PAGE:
Notes From Abroad:
her Italian language instructor, Luisa Gregori, during her
senior year, Laura Itzkowitz ’09, who , recently returned to Italy.
After meeting up with Gregori, who is from Italy, the two
traveled through Tuscany together in a day Itzkowitz will not
likely soon forget.
By Laura Itzkowitz ’09
The sky threatens rain as my
guide, Luisa, drives along the winding, heavily wooded road
to Lucca. This is not the highway—the
autostrada, as natives refer to it—but a two-lane street that
cuts through a meadow flanked by trees, and extends higher
and further into the Tuscan hills. Finally we reach a tunnel
cut through the mountains. When we emerge on the other side,
it is only a short time before we reach the old walls of Lucca,
a city dating back to the Medieval Era, as Luisa explains.
A happy Laura Itzkowitz
’09 (on right) poses with Italian instructor Luisa
Gregori during commencement 2009.
An ancient stone archway leads to a piazza in Lucca.
During my last year at Smith,
Luisa taught my Italian 110 class while the department searched
for a permanent professor. During Senior Week at the end
of the semester, we started meeting at cafés
in Northampton, to get to know each other more informally.
We stayed in touch after I graduated and have once again found
ourselves in the same country—this time in her native Italy.
Earlier in the day, when I first
arrive in Pisa, Luisa’s hometown,
via train from Rome, we dine on homemade ravioli at her house
and she gives me a tour of the town, home to the University
of Pisa. She leads me through the centro
storico, showing me
the university buildings, including the Scuola
and the grandiose university library.
Later, as we stroll through
the city, Luisa recalls how exciting it was to first leave
her parents’ house in rural Tuscany and come to Pisa to study.
She compares it to a college town, bustling with students—like
Northampton except much older.
We walk through a charming
outdoor market, full of antiques and trinkets, to the Piazza
dei Miracoli in the center of the city. There, the Leaning
Tower of Pisa stretches awkwardly upward, foreboding against
the gray, overcast sky. Buses shepherd tourists into the
piazza to see the famous tower in droves, and purchase cheesy
souvenirs at the little tourist shops outlining the perimeter.
The buses whisk the tourists away just as quickly.
is disenchanted. The rest of the city is quiet and tourist-free,
she assures. But she wants to show me more of Tuscany, so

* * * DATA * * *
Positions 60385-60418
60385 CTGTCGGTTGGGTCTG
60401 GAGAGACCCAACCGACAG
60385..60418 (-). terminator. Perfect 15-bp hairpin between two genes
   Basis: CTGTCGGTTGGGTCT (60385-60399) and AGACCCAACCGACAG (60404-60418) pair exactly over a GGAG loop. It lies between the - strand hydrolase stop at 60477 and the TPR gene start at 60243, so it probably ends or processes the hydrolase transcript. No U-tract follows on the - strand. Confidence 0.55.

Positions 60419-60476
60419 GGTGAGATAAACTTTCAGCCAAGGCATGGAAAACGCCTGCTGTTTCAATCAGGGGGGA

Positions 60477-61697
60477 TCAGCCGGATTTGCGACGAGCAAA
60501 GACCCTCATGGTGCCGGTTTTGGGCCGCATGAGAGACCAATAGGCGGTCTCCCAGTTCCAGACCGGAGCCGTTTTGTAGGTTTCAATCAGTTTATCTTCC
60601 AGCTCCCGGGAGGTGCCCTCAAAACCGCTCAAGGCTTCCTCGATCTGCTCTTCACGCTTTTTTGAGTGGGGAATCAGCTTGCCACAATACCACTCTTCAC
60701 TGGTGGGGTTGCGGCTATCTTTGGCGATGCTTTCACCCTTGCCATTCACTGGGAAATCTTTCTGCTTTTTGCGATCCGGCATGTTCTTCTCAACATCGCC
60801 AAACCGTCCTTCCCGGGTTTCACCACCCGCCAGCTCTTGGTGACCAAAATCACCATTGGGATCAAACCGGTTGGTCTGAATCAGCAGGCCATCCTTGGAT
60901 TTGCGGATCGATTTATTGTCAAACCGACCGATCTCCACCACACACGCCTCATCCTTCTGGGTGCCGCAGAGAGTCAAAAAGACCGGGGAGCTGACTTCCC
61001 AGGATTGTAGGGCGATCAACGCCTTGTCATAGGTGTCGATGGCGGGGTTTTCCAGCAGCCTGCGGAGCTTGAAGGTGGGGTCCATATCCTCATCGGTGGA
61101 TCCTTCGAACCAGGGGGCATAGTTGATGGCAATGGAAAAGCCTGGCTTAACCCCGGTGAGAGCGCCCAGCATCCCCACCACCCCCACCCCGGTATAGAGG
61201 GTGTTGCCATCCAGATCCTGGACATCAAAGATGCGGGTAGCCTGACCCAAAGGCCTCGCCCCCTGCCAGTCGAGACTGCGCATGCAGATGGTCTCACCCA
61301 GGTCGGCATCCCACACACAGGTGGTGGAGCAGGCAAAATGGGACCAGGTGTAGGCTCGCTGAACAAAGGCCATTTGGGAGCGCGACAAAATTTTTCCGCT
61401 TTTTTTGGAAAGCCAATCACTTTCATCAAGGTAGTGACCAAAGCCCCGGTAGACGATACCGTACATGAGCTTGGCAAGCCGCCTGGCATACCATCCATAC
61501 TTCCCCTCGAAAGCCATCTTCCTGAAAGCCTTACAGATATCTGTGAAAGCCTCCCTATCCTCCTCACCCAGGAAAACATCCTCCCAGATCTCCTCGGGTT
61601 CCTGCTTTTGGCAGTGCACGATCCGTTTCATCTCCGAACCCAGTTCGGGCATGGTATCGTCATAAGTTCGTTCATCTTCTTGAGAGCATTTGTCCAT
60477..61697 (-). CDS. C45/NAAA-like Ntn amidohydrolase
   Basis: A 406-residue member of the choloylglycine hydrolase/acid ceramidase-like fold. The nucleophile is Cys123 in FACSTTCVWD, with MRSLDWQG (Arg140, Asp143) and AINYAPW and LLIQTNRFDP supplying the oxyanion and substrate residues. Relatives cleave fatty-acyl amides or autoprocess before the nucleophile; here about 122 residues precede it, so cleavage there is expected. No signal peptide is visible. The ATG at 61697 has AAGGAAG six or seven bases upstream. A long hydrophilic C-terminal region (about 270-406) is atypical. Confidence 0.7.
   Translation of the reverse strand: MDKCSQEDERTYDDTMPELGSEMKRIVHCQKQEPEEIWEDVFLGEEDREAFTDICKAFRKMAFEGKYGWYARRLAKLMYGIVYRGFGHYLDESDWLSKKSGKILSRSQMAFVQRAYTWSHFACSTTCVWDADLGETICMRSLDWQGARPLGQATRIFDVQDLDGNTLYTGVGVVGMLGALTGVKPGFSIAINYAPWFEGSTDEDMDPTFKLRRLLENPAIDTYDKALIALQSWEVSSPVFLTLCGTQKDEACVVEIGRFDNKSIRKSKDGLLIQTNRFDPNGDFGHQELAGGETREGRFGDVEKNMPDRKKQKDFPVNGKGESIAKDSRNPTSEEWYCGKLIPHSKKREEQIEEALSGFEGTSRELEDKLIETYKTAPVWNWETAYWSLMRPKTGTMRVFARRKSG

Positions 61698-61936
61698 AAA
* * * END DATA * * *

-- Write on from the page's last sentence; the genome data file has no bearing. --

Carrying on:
we head back to her car and set out for ancient Lucca.
we get as close as we can by car, we head into the historic
center of the city on foot. The cobblestoned streets are
so narrow and the buildings so close together that I imagine
they must have seemed like skyscrapers to the medieval inhabitants.
To walk down these narrow lanes gives the feeling of being
closed in until they open into wide, sprawling squares, the
buildings relegated to the periphery.
Luisa leads me under
a brick, tunnel-like archway into Piazza Anfiteatro, a vast
open space in the shape of an amphitheater. Charming cafés
and shops line the piazza border. We go into a typical Tuscan
shop stocked with linens and perfumed lotions. We take our
time looking around, smelling everything. When we come out,
clutching our new purchases of handmade soaps and cards featuring
woodcuts of Pinocchio, it has started to rain. We re-enter
the maze of narrow, antiquated streets and duck into a bar
with dark, Medieval-looking tables and a buffet-style spread
of finger foods on the counter—perfect
for an aperitivo. We relax and chat over a glass of wine.
It is here, speaking Italian
with ease in a beautiful bar in Tuscany, that I can explain
to Luisa why I decided to start studying Italian from scratch
during my last year at Smith—why starting
a new language was more important than finishing my second
major, psychology, which I dropped in order to make room
in my schedule for her class. Though I couldn’t have foreseen
this exact day, this exact bar tucked into a little street
in Lucca, I knew I wanted to be here.
It was determination
that brought me to Italy, but it was luck that brought me
together with a teacher who ended up being more like a big
sister than a professor.